|Tonight British fight fans finally get to savour the top-class domestic contender who promoter Mick Hennessy describes as “boxing’s best kept secret”. The highly regarded super-feather Alex Dilmaghani returns to roost at Manchester’s Victoria Warehouse as he begins his hunt for Frampton, Galahad and Warrington.|
|With Channel 5 cameras rolling live, the slick and super savvy southpaw resurfaces from an anonymous five year stint in the rough and tough finishing schools of Mexico City and Toronto to flaunt his considerable wares in a tasty 12 round international tear-up against Slovakian beast Martin ‘Cracker’ Parlagi. |
‘When I review my career, later in life, I intend to have been involved in big fights. I expect to become a world champion and a great fighter,’ declares the 27 year old Southampton University law graduate.
‘Early in my career, I saw others focussing more on selling tickets than developing as fighters. So I fled to educate myself at boxing’s best ‘universities’ in Mexico City. I sparred several world champions including the great Juan Manuel Marquez.‘Now, thanks to Mick (Hennessy, his new manager-promoter), I return to Britain as a potential bill-topper. I believe Mick has already pencilled in a few more statement fights for this year and I trust him to deliver ‘good and often’.
‘My mum and brother who are very important to me are both here (Dad passed away when Alex was very young) and boxing is booming in Britain right now. In terms of support and interest, if not talent, it’s probably the world leader. The British sell out stadiums.’
Dilmaghani is not shy of stating his ambitions, he wants the big showdowns and is prepared to drop down to 126lbs to face leading domestic names Carl Frampton and the winner out of Josh Warrington’s fight against Kid Galahad.
He said, “I’m back on these shores now and I’m campaigning to fight the best in the country and that’s the trio of Frampton, Warrington and Galahad. I feel I’m ready now to be let off the leash against them and the thought of fighting any of them gets my juices flowing. I’m in the business to fight the best and to prove myself so I’ll have to force myself into the mix, but I’m confident in my abilities and know I could handle any of them.”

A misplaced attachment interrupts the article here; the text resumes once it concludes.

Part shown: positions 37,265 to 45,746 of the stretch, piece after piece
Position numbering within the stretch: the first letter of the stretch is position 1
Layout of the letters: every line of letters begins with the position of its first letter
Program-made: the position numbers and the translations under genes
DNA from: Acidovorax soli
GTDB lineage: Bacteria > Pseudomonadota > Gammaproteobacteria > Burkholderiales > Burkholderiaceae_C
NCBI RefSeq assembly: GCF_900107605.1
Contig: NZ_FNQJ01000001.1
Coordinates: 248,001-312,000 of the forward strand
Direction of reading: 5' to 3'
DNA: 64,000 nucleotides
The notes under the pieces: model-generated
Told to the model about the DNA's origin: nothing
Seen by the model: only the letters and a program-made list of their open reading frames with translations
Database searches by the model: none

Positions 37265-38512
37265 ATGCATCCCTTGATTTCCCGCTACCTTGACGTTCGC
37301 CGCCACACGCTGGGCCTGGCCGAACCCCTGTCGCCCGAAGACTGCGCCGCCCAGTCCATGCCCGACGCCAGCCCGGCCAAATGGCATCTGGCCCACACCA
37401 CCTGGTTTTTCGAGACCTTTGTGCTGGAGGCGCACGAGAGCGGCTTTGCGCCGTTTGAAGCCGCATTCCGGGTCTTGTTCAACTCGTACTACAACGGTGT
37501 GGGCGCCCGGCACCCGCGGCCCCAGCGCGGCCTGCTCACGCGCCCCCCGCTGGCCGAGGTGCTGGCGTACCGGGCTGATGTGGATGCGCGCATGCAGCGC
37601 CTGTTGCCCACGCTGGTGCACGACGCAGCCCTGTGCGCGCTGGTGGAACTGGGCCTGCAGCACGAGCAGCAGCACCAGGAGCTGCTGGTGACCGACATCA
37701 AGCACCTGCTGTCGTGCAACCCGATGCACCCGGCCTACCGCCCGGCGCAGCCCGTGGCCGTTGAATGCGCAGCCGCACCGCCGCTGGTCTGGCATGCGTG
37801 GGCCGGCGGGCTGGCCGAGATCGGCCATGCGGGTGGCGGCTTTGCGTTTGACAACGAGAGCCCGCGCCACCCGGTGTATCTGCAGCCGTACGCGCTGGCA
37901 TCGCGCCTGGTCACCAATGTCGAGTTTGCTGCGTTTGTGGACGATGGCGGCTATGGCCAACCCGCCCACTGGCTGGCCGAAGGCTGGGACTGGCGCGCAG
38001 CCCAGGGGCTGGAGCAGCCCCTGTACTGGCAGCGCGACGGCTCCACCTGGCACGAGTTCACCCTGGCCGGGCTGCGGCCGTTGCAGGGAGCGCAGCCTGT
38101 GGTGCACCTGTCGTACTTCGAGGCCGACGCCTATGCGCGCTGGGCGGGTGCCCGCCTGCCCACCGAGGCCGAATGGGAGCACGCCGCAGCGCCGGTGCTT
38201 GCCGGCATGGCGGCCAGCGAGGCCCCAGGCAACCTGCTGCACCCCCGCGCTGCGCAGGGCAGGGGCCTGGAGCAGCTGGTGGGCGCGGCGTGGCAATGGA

The Iranian descendant first entered the professional ranks at the age of just 17 and with negligible amateur breeding.
‘I’d always been a real student of the game, reading books about the old-time greats like Sam Langford, Jack Johnson and Charley Burley. But I never got actively involved. The nearest gym was some way away and, besides, I enjoyed my food!’ quips the 5ft 8in contender who is now coached by the upwardly-mobile Lee Wilkins at the Body Shots Gym in Crayford.
‘I finally started at the Whitehawk ABC in Brighton when I was away at university. I only had a handful of amateur fights but won them all bar one when I was blatantly, blatantly robbed. Though I was only 17, Ronnie Davies (long-time coach to the Eubank clan) told me I was more than good enough to go pro.’
With one sole early points loss in career, he has remained undefeated in eight years and 14 fights since, expanding his global fan club with five wins in Mexico and a further seven in Canada. So what can U.K fans expect from his homecoming this weekend?
‘I compare myself to (Hall of Fame ex world light-middle champ) Winky Wright. Aggressive yet defensive minded. It’s not just because I’m relatively academic but I’ve developed a good boxing brain,’ claims Dilmaghani who has stopped four of his last six.
‘I’m an all-rounder. Very quick with a great chin. I’ve never been close to getting knocked down. And I fully respect the sport. Boxing is like a prison term. I’ve learned to live the life. Eat right, avoid idiots.’
Though heavyweight Hughie Fury formally headlines Saturday’s card, ace Alex intends to be the name on everyone’s lips once the duelling is done.
‘Every time I step between the ropes, it’s my intention to impress,’ says Dilmaghani.
‘Parligi brings a good amateur pedigree and has had a lot of pro fights, more wins than me. I’ve studied tapes and he’s a rough, tough operator but, trust me, I tamed plenty of those over in Mexico!
‘Boxing is a nasty, dangerous business so I always wish the opposition good health but whatever Martin brings I’ll have the answer for. I have everything over him; speed, technique, stamina, youth…
‘I expect to put on a fantastic show and probably stop him. I train way, way too hard for opponents to last the 12 round distance with me!’